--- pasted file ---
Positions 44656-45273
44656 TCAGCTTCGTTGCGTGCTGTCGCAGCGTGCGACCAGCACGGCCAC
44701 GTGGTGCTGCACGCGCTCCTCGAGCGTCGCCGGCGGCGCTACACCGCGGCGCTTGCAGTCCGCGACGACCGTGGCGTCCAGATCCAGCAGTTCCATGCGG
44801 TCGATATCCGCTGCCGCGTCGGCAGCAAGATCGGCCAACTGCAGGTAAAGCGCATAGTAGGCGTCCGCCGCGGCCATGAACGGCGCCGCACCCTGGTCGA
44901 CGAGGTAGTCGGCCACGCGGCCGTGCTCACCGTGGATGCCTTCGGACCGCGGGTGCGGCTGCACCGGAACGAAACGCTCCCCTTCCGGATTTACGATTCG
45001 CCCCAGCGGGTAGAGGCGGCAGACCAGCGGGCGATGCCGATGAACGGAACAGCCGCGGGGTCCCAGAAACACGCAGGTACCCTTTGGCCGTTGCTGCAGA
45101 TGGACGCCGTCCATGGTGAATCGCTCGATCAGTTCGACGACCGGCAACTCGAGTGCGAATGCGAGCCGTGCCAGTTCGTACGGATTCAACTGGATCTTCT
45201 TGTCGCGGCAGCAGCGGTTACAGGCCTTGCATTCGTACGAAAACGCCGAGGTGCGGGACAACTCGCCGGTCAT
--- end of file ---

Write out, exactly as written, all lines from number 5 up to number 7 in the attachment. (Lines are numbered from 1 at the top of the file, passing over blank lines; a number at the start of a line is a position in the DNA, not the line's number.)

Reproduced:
44901 CGAGGTAGTCGGCCACGCGGCCGTGCTCACCGTGGATGCCTTCGGACCGCGGGTGCGGCTGCACCGGAACGAAACGCTCCCCTTCCGGATTTACGATTCG
45001 CCCCAGCGGGTAGAGGCGGCAGACCAGCGGGCGATGCCGATGAACGGAACAGCCGCGGGGTCCCAGAAACACGCAGGTACCCTTTGGCCGTTGCTGCAGA
45101 TGGACGCCGTCCATGGTGAATCGCTCGATCAGTTCGACGACCGGCAACTCGAGTGCGAATGCGAGCCGTGCCAGTTCGTACGGATTCAACTGGATCTTCT